The veil is gossamer thin. Reynolds was born Mary Frances Reynolds in 1932, growing up in a poor household in the Texas border town of El Paso. Fisher claimed that her grandmother Maxine was physically abusive to her daughter. There was jealousy and resentment there, Fisher felt, a more iron-fisted version of what Reynolds endured from her daughter during their relationship's nadir.
Reynolds, after all, was simply made out of stellar DNA. Bright, musical and effortlessly graceful, the suspicion is that neither her mother nor, many years later, her drug-addled, bipolar daughter, could abide the charisma she radiated. Following a move to California and the winning of a beauty contest when she was 16, Reynolds signed to Warner Bros and adopted the mantle "Debbie". Two rather fruitless years later, she moved to MGM and the rest is history. Unequipped with natural dancing talent, she grafted hard after landing a lead role in Gene Kelly's Singing in the Rain in 1952, to the point that rehearsals for "Good Morning" caused her feet to bleed.
Both Reynolds and Fisher were 19 when they landed life-changing roles. For Fisher, it had been as Lorna, a sassy ingenue insisting to Warren Beatty's philanderer that she is "nothing like" her mother. It was two years later, in 1977, that George Lucas's Star Wars rocketed her profile into the stratosphere, bringing with it the vortex-like fame that she ultimately regretted.
Fisher's disenchantment was society's gain, however. Like many of my generation, I emerged into this world and Star Wars was just there. It was a ubiquitous presence whose operatic, wide-screen narrative came to play a part in providing a mythological vocabulary for millions of childhoods. Princess Leia, leading rebels and facing down cinema's most notorious villain Darth Vader, was one of the first female figures we beheld outside our family spheres. She was granite-strength, heroic, bold and devastatingly doe-eyed. She rescued her menfolk and freed herself from Jabba the Hutt's chains. Such was the chemistry between Fisher and then-married co-star Harrison Ford (14 years her senior) that revelations in her recent memoir The Princess Diarist about an "intense" three-month on-set affair were not particularly shocking. The pair would have three more franchise outings together on the silver screen - The Empire Strikes Back (1980), Return of The Jedi (1983) and The Force Awakens (2015). She is said to have filmed scenes for the next Star Wars instalment as well.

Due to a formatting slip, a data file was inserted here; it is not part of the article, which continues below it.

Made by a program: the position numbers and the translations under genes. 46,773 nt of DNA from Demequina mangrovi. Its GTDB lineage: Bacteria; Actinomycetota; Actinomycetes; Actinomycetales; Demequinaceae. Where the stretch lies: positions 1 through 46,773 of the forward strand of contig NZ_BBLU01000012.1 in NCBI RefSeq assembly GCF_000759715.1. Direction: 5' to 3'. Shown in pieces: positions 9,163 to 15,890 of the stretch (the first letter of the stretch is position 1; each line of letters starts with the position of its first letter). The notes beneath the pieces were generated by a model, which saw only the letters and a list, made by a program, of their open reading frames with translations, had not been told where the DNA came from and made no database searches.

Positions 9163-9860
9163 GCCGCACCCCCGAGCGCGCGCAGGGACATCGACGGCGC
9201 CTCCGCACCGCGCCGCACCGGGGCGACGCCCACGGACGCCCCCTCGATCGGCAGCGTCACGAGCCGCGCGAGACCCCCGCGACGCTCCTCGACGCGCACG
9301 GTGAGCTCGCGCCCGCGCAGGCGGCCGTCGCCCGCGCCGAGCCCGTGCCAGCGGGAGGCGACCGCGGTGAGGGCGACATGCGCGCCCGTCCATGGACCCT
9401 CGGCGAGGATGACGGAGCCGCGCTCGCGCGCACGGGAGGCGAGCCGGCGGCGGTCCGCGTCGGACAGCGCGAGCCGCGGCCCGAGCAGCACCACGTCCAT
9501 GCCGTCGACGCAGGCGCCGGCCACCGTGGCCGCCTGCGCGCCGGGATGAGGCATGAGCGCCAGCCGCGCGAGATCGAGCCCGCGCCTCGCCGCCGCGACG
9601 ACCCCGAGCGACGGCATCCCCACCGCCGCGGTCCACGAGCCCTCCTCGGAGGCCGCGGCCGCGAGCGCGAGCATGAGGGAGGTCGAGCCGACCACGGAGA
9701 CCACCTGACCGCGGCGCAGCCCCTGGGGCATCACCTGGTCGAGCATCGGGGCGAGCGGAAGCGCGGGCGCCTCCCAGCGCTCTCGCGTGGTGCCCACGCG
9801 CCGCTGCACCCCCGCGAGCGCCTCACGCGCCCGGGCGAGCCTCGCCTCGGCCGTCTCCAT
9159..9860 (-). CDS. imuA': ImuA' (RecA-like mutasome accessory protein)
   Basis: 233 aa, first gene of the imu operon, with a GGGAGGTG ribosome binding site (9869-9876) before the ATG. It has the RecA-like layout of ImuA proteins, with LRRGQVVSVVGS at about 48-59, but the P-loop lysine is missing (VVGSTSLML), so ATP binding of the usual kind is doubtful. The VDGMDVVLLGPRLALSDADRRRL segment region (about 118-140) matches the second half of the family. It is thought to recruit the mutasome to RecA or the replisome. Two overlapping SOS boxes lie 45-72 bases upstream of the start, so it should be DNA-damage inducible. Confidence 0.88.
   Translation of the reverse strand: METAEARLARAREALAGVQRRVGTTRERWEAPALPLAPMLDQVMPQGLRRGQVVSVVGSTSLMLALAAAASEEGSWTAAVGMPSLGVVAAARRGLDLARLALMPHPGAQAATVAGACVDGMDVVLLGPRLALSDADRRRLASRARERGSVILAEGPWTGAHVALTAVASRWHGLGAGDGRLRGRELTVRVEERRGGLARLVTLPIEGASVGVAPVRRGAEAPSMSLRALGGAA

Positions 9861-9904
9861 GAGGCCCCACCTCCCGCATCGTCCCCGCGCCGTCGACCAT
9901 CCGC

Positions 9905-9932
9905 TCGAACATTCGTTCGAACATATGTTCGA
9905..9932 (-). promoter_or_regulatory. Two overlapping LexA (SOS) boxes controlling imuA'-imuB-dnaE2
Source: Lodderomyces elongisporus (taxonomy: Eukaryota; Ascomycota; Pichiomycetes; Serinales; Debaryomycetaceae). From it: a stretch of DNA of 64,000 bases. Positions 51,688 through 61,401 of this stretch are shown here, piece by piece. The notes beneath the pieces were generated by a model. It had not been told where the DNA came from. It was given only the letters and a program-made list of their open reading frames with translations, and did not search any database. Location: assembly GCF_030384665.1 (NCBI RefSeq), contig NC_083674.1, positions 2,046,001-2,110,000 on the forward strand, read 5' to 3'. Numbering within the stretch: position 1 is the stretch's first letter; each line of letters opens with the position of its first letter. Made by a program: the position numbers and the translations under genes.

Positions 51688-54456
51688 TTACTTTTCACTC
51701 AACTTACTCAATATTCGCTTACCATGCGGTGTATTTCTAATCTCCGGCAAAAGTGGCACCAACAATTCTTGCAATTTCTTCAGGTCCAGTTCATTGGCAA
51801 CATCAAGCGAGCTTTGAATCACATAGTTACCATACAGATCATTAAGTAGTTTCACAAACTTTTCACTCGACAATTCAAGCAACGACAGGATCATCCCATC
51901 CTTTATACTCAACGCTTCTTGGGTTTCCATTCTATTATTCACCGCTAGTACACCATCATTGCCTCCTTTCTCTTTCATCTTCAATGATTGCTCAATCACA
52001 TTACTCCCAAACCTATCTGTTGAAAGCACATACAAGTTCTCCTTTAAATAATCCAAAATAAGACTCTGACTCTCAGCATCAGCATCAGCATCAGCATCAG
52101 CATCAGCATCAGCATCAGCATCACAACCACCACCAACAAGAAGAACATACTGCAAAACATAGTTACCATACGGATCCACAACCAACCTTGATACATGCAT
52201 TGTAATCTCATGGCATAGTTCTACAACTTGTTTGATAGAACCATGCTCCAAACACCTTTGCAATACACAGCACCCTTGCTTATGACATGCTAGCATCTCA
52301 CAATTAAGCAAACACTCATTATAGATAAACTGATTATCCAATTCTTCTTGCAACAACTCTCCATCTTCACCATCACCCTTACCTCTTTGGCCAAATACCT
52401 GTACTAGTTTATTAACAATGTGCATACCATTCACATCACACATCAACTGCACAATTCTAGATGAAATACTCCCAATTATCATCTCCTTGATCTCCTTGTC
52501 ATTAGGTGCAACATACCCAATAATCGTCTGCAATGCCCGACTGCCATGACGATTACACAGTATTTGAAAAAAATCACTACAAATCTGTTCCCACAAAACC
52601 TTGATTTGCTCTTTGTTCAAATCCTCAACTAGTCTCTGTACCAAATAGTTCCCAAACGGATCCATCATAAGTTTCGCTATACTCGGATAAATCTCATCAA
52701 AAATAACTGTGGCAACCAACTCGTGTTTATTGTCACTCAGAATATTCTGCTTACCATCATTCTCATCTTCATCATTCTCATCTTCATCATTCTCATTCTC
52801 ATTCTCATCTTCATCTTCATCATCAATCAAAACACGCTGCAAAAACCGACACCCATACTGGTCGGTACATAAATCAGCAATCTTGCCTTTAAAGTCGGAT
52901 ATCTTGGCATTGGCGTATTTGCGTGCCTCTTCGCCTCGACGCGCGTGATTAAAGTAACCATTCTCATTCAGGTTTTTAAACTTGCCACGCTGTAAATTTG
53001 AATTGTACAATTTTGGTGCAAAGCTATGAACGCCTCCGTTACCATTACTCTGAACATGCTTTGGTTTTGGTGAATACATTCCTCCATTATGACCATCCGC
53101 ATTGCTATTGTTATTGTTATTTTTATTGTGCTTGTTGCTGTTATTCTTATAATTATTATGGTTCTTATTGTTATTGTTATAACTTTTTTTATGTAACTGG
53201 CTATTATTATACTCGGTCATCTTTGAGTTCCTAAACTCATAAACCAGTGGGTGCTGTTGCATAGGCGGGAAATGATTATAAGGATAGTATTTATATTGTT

The 1980s were generally Fisher's halcyon era in cinema, with her Princess Leia duties punctuating top-drawer turns in The Blues Brothers, The Man with One Red Shoe, Woody Allen dramedy Hannah and Her Sisters and When Harry Met Sally. It was, however, also the decade where her addiction to cocaine and prescription painkillers, as well as personal demons, threw her life into disarray. Not only did she and Reynolds barely speak for a decade but her marriage to Paul Simon in 1983 ended in divorce a year later followed by years of relapses into each other's arms.
Starved of attention by her mother and estranged from her father Eddie Fisher, she claims to have begun smoking marijuana at 13 before moving on to harder substances in her twenties. "I didn't do other kinds of drugs until I was about 20. Then, by the time I was 21, it was LSD. I didn't love cocaine but I wanted to feel any way other than the way I did, so I'd do anything," she revealed in 2013. By 1985, she had been hospitalised by an overdose on medication, before undergoing a spell in rehab and finally being diagnosed as manic depressive (or bipolar, as it is known today).